Aspirations, not rules: In our community, we took an intentional stance not to make rules. If you make rules, rules are broken, and broken rules require consequences. That requires authority and enforcement, not things we’re keen to welcome into our community. Instead, our forum has a code of conduct which states what ideal members are: Ideal PatientsLikeMe members:
- Ask questions to help themselves and other members learn about their condition
- Welcome newcomers to the community
- Keep personal information up-to-date, such as disease progress, symptoms, and treatments
- Share their opinion with others in a considerate way
- Respect confidential information and don’t transmit other users’ information outside the PatientsLikeMe community
- Enjoy healthy debate on the forum but stick to the argument rather than making comments directed at an individual user
- Check in on other users, make sure they’re OK and help them to keep their profiles accurate and up-to-date
- Share personal experiences without trying to provide medical advice
- Give feedback to the PatientsLikeMe Team about potential improvements, questions, or comments about the site
Does it work? Well, we’ve been running for 2 years now, in which time we’ve had 15,000 registered users, 100,000 + posts and 13,000 threads posted in our forums. Fortunately, we’ve only ever had to ban a handful of people. For the most part, if a group of users have had a heated argument about something, we now have a strong enough self-regulating ecosystem that it usually sorts itself out in a matter of a few hours.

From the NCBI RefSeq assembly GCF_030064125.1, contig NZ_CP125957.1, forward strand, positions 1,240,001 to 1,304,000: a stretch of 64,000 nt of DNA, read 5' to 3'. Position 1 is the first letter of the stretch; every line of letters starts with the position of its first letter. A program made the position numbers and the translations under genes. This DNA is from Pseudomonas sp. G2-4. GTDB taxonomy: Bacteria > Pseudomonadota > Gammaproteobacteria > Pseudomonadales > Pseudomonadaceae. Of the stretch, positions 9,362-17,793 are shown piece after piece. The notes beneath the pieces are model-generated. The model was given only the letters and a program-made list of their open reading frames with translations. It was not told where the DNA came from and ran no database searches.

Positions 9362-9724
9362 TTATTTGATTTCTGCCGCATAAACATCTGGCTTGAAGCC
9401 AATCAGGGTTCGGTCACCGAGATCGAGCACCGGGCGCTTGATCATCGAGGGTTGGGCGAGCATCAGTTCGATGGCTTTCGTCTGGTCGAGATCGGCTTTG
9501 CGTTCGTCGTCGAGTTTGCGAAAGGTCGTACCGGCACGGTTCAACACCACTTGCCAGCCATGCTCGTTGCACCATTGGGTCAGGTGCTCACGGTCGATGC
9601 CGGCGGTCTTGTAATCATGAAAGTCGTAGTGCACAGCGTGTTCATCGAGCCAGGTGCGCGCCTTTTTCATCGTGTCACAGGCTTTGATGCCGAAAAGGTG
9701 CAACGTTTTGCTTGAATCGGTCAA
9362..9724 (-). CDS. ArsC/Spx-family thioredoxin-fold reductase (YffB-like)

Which means we can focus on what’s really important to our users: improving their health outcomes.
2 thoughts on “The Power of “Light Touch” Moderation”
This is a thoughtful, useful set of guidelines. Emma posted a link to this some time ago during a struggle with a troll. I should have read this sooner. Our troll has returned, nothing has changed, and now two PLM friends who should know better are feeding it.
Nevertheless, this is a great guide. I’ll do my best to use it well.
Thanks very much for taking the time to post, it is great to hear your thoughts.
These guidelines were developed to introduce and set the scene for new members joining PatientsLikeMe. They aim to clarify and support a sense of both individual and community responsibility, and can be a timely reminder for all of us at times!
It is great to see the ‘Light Touch’ approach work well; when communities effectively self moderate, with members setting the boundaries regarding acceptable behaviour such that moderators aren’t required! It also helps guide overly enthusiastic moderation so that members are free to use the site and self-moderate without feeling over protected or policed.
We have made some modifications over the years, for example we have started to introduce time out when necessary, as well as plans to introduce a ‘hide user’ function, all with the aim of facilitating positive patient interaction and safe exchange of experience.
It is really helpful to have feedback, thank you for all that you and our members contribute in making their community work